I’m sure many of you have heard of the “knockout game.” If you haven’t, it is a game where the participants randomly select an innocent stranger and attempt to knock them out with one punch. Three people have already been killed in suspected knockout attacks. As Matt Walsh notes:

Defending yourself against knockout criminals with a gun
Photo by Dan Burton on Unsplash

In some corners of the Earth, this activity is also known as “attempted murder.” Here, for some teenagers, it’s a hobby, like collecting baseball cards.

Matt advises his readers to defend themselves with a gun. This is good advice, but before you do that, here’s a primer on Virginia law.

In Virginia, you may open carry a weapon in most places with or without a concealed handgun permit. If you go on private property and the owner of the establishment prohibits guns, you must abide by their wishes. To learn more about where you can carry, I would recommend you check out the Virginia Citizen’s Defense League website. For example, there are prohibitions on carrying on federal facilities and schools.

In Virginia, if you desire to conceal carry a weapon, you will need a Concealed Handgun Permit. This is relatively easy to get. You can take a concealed carry online safety course, then apply for your concealed handgun permit at your local Circuit Court. Again, the VCDL website may be a good resource for you to learn about prohibited areas.

But be careful not to brandish a weapon. Virginia Code § 18.2-282 states:

It shall be unlawful for any person to point, hold or brandish any firearm or any air or gas operated weapon or any object similar in appearance, whether capable of being fired or not, in such manner as to reasonably induce fear in the mind of another or hold a firearm or any air or gas operated weapon in a public place in such a manner as to reasonably induce fear in the mind of another of being shot or injured. However, this section shall not apply to any person engaged in excusable or justifiable self-defense. (emphasis mine)

Some commentators have argued that the brandishing statute should be rewritten to prevent those with hoplophobia, an unreasonable fear of guns, from abusing the statute. There was recently a case where a citizen that was moving his own weapon from his person to a console while in his own vehicle was charged with brandishing a weapon because he was spotted by a hoplophobic bystander.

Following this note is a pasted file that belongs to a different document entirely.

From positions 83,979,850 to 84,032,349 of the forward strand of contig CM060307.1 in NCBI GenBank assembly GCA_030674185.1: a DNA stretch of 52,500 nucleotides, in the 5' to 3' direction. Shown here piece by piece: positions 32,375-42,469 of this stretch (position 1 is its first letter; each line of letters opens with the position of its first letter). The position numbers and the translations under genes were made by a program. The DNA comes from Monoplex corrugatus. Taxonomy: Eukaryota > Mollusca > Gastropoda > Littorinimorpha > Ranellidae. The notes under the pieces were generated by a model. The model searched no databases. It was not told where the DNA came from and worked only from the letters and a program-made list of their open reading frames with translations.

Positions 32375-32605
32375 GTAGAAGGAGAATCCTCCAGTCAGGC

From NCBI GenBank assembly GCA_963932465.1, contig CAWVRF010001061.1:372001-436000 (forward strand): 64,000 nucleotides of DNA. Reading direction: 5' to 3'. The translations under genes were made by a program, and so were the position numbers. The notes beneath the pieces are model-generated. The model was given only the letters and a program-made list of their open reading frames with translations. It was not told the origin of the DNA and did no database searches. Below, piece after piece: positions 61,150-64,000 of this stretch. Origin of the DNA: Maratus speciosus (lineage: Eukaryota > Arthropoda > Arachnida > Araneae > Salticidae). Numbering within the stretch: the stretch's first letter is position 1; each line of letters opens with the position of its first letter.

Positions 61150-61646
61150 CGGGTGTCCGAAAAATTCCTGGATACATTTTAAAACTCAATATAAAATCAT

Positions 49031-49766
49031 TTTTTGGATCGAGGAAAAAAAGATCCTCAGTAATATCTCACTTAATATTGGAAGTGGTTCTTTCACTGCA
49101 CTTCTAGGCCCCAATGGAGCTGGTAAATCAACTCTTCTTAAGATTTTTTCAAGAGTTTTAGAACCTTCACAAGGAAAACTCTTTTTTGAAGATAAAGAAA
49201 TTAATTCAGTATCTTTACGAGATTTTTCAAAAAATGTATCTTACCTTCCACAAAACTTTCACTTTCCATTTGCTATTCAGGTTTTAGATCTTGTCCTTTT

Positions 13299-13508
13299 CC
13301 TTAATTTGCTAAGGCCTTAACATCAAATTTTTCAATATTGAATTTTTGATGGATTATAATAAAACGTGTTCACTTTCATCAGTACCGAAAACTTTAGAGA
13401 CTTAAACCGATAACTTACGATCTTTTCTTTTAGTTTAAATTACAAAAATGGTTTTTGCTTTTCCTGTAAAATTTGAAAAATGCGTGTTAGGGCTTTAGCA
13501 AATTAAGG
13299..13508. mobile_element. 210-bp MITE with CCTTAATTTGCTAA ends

You should only draw your weapon if you need it for self-defense and are justified in using it. Brandishing a firearm in defense of personal property is a crime. There must be imminent danger to human life to justify drawing your weapon. The Virginia Court of Appeals notes: “… the amount of force used to defend oneself must not be excessive and must be reasonable in relation to the perceived threat.” Diffendal v. Commonwealth, 8 Va.App. 417, 421, 382 S.E.2d 24,25 (1989).

The Virginia Citizens Defense League properly cites the relevant portions of the Sands case, which states:

The “bare fear” of serious bodily injury, or even death, however well-grounded, will not justify the taking of human life…. “There must [also] be some overt act indicative of imminent danger at the time.” (citations omitted). In other words, a defendant “must wait till some overt act is done[,] … till the danger becomes imminent.” (citation omitted). In the context of a self-defense plea, “imminent danger” is defined as “[a]n immediate, real threat to one’s safety ….” (citation omitted). “There must be . . . some act menacing present peril… [and] [t]he act… must be of such a character as to afford a reasonable ground for believing there is a design… to do some serious bodily harm, and imminent danger of carrying such design into immediate execution.” – Commonwealth v. Sands, 262 Va. 724, 729, 553 S.E.2d 733, (2001).

Because these knockout thugs operate with the element of surprise and there is legal risk involved in drawing a weapon preemptively or even in firing in self-defense, I would counsel you to be thoughtful about whether you should open carry or conceal carry your handgun. Some of my readers may opt to do both. Obviously you can’t brandish a weapon, but open carrying may provide a deterrent effect. (Or perhaps you might open carry an unloaded weapon and conceal carry a loaded one if you foresee someone grabbing your weapon.)


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